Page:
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    From the Trenches - Where'd my jacket come from and what's replaced it?

    Trenches Our Customer Service Representatives (CSRs) are our front line of communication with Patagonia fanatics far and wide. The crew here at our Call Center in Reno, NV are at it seven days a week, taking orders, helping with returns, and most importantly, answering the astonishing range of questions our customers fire at us. Like flocks of swirling swallows or shimmering schools of tropical fish, our customers swoop in with mysteriously synchronized concerns and questions on a regular basis, prompting the need for ready answers. Times like these, nothing would be more handy than magically beaming knowledge out into the ether. Our very own Old School is here to do just that. He's stepped back from the front lines to answer some of these popular questions, straight from the trenches.

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    You've had your Patagonia jacket for years, so long, in fact, that you can't remember when you picked it up. Had to have been at least 10 years ago. Come to think of it, wasn't it a a present? No matter, the problem you're facing right now is that last god-awful trip you took, the one that left your beloved jacket looking like wearable swiss cheese.

    You made a lot of memories in that thing - it saw you comfortably in some of the most amazing places, kept you dry in that ridiculous downpour a few years back . . . there was even that stretch when you thought it was lost, only to find it stuffed deep into the bottom of a pack that you never fully emptied after that one epic trip . . . oh man, you were so happy when you found it. It was one thing to nurse that fussy zipper along for the past few years, but with the whole shootin' match now looking like something pulled out of the garbage disposal it's time to face the inevitable - your jacket is DONE.

    So you give us a call. You know it's past repair, and you're too honest to think what you did with it would be covered by our warranty (I mean, using it as a tie-down was one thing, but the drunken fire-walking?). With emotions still raw from the loss, you ask the next most logical question: What's the closest current equivalent? And with that, your search begins . . .

    We’ve been making jackets for about 30 years now. During that time, we’ve managed to create some well-loved classics – and some true dogs, too. Folks still get a chuckle out of Doug Robinson’s story about the first Chouinard Foamback Cagoule.

    “Congratulations, Yvon,” he’s purported to say, “you’ve just created the industry's first non-breathable, non-waterproof jacket!”

    It’s been a while since the Foamback days. Since that time, a number of our greatest jacket achievements developed something like a cult following. Consider the Infurno Jacket. Inspired by Chouinard’s early climbing ventures in the alpinists’ crucible of Ben Nevis, insulated, full-featured alpine jackets with weather-resistant but breathable outer fabric first showed up in the line in the early 80s (pre-dating modern soft-shells by almost 20 years), and morphed eventually into the Infurno of the late 90s - still requested by customers 10 years later.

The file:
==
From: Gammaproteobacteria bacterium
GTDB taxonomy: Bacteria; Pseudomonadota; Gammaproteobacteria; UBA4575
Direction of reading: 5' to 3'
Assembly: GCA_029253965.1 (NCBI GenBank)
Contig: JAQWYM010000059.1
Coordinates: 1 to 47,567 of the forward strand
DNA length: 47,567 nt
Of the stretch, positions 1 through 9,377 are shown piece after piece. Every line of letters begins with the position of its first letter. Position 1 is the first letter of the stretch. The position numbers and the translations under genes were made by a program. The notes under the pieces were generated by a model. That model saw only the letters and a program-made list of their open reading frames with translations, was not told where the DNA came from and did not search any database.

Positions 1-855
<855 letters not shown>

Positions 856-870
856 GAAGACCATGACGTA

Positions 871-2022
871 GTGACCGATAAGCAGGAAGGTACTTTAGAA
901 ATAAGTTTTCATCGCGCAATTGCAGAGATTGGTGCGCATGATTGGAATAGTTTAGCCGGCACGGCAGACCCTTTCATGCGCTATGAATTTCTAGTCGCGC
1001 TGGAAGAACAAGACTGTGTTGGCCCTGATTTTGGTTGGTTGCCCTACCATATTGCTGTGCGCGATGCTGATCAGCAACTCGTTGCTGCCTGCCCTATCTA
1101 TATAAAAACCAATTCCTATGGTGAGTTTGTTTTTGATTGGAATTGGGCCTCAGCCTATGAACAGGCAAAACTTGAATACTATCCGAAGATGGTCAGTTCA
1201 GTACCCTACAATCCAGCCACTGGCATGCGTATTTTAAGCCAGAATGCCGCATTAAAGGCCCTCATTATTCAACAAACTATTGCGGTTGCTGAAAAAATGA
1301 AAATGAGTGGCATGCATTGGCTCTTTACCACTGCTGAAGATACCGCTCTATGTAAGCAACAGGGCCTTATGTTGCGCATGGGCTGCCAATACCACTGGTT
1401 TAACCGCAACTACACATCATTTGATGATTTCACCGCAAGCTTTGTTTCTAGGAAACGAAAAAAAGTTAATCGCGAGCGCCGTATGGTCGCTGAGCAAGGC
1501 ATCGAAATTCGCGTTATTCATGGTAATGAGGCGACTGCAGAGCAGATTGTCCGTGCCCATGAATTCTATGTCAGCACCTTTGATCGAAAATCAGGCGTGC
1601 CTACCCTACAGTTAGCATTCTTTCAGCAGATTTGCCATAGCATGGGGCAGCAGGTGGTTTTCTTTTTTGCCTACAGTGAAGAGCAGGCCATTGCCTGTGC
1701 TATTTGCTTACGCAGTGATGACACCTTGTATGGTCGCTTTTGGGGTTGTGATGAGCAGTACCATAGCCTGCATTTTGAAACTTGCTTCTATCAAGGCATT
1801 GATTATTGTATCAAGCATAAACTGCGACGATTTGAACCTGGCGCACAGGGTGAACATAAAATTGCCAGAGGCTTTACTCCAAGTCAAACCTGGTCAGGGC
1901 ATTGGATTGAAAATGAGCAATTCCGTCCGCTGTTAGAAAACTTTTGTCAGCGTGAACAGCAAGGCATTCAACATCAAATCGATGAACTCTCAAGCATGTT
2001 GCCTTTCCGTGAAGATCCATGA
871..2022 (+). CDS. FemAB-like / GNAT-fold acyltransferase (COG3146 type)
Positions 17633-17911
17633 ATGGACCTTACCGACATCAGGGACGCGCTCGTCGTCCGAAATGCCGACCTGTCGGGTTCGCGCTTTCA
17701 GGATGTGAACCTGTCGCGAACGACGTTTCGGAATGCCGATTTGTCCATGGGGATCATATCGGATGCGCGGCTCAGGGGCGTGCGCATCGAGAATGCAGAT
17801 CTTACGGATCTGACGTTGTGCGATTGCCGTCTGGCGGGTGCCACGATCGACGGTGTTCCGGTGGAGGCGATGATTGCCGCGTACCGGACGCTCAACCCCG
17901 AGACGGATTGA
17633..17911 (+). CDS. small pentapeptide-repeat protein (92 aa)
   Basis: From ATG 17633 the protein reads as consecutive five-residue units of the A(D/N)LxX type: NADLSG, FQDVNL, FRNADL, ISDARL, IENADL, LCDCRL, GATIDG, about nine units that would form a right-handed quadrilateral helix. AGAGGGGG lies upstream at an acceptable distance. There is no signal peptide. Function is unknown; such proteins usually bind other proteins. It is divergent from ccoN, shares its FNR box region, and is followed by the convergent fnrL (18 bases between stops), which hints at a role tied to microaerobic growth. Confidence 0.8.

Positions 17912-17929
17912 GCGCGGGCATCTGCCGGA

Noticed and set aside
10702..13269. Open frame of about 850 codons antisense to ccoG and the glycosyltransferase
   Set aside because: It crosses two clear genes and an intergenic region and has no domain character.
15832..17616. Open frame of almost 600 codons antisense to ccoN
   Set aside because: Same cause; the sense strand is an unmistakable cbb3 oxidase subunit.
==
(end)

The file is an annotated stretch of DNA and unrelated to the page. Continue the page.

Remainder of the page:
Pneumatic Jacket Customers also still ask for the Super Pluma, which was the lightest waterproof - breathable jacket on the market when launched in the 90s. Die-hards still remember—and ask for—the closest modern equivalent to the Pneumatic Pullover, an ultra-light “windbreaker” that quietly earned vehement allegiance for its smart design and stealth waterproofness at a time when breathable and waterproof were terms manufacturers were still hesitated to use together.

    Improved manufacturing techniques and state-of-the-art fabric technologies have only served to accelerate product development toward the cutting edge. Today’s Patagonia jackets are a new breed, but make no mistake: they have roots in the designs that put Chouinard and Patagonia on the map. Long-time customers frequently request the closest modern equivalent to one of their old favorites. These dedicated users have been known to get 20+ years of use out of their Patagonia gear, so it’s no surprise when our Customer Service reps have a hard time matching their old favorite with the closest offering from today’s lineup.

    Enter our friend, Old School. With a virtually encyclopedic knowledge of Patagonia jacket history, and one of the only people I know who can guess airflow transmission through fabric down to within a few points of accuracy, he’s the guy to call when it comes to questions like these. But with only one of him to answer all these questions, we needed something more. What he came up with was a complete shell lineage, from Patagonia’s first jacket to this season’s latest.

    Closeup The job wasn’t easy. But more challenging than tracing back all the relationships and changes, was fitting all this information onto an easy-to-reference sheet. With the help of our map-printing friends over at Nevada Wilderness Project, we’ve managed to do just that. All that's lacking now is a wall big enough to hang it on.

    So go ahead. Give us a call with a question about your favorite Patagonia classic. Thanks Old School's hard work and the generous cooperation of the tenured braintrust in Patagonia’s Ventura headquarters, all of our Patagonia staff now have the full jacket archives at the ready.

    [Top: O.S. points out the Pneumatic Pullover's place in the jacket continuum. Bottom: The line from one jacket to the next is not always a  straight one. Sometimes we combine features of older jackets to come up with a better updated version. Photos: localcrew]

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